(See EXTRA <GO> for more on the Libyan conflict.)
Sept. 13 (Bloomberg) -- Libya’s new leaders must stop their forces from committing abuses such as indiscriminate attacks on civilian areas and mass killings of prisoners that may amount to crimes against humanity, Amnesty International said.
The National Transitional Council should make clear to its forces that “unlawful killings and other violent attacks” against civilians will not be tolerated, the London-based group said in a report today.
Amnesty said it found evidence that fighters opposed to Muammar Qaddafi carried out “indiscriminate attacks, mass killing of prisoners, torture, enforced disappearances, and arbitrary arrests.” It also said pro-Qaddafi forces were guilty of war crimes and may have committed crimes against humanity.
Libya’s new authorities have repeatedly called on their forces to respect law and order and refrain from revenge attacks. It was a message relayed again yesterday by NTC Chairman Mustafa Abdel Jalil in his first public address in Qaddafi’s former stronghold of Tripoli, the capital.
“No retribution, no taking matters into your own hands and no oppression,” Jalil said. “I hope that the revolution will not stumble because of any of these things.”
The “new Libya” will follow the rule of law and respect the tenets of Islam, he said.
“We push for a state of law, for a state of prosperity, for a state that will have Islamic sharia law as the basis for legislation,” he said in a speech broadcast on Libyan television. “We are a Muslim nation with a moderate Islam and we will keep that.”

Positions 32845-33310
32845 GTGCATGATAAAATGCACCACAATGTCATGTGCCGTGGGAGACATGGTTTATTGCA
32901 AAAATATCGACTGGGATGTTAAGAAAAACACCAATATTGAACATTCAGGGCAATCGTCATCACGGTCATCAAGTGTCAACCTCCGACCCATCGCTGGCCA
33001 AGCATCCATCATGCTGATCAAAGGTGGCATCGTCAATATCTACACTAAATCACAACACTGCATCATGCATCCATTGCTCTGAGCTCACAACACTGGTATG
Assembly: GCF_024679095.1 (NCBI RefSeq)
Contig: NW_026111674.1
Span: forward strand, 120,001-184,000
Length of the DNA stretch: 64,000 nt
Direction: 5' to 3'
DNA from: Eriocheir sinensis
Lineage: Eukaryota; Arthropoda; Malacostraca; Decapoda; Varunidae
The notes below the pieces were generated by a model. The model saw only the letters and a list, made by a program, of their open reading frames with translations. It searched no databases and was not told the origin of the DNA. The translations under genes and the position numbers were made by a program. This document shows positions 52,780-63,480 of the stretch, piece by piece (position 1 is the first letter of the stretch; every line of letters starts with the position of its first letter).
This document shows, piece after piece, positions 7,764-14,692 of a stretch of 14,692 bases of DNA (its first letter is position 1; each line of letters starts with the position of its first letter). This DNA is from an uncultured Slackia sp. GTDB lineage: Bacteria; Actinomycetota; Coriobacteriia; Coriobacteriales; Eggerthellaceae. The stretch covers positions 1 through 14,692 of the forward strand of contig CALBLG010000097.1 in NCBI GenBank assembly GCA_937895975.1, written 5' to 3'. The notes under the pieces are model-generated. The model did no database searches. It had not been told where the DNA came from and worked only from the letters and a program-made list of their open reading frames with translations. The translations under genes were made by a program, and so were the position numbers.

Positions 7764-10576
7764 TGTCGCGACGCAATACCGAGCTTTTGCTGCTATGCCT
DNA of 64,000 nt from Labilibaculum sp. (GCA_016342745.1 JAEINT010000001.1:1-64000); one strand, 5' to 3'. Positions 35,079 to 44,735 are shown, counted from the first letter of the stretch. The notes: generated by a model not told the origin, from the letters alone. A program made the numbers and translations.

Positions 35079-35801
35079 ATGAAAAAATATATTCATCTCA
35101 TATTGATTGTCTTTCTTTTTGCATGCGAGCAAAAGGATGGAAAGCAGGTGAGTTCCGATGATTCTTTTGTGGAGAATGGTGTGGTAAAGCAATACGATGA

It urged the transitional council to stop arbitrary detentions, stamp out racism and xenophobia among its fighters against black Africans and treat detainees humanely.
The council “must make a complete break with the abuses of the past four decades and set new standards by putting human rights at the center of their agenda,” Claudio Cordone, senior director at Amnesty, said in the statement. “The onus now is on the NTC to do things differently.”
Prime Minister Mahmoud Jibril, head of the council’s executive committee, said in a Sept. 11 televised press conference in the capital that bringing anti-Qaddafi fighters under civilian control was a priority.
The council must also bring all detention centers under the control of the Ministry of Justice and Human Rights and ensure that arrests are only conducted by official bodies rather than council fighters, Amnesty said.
The rights group said it documented “a brutal settling of scores” by some NTC forces, including the lynching of pro- Qaddafi soldiers after their capture.
“A top priority must be to assess the state of the justice sector and start its reform, to ensure due process and deliver access to justice and reparation for victims,” it said.
--With assistance from Chris Stephen in Misrata. Editors: Karl Maier, Heather Langan
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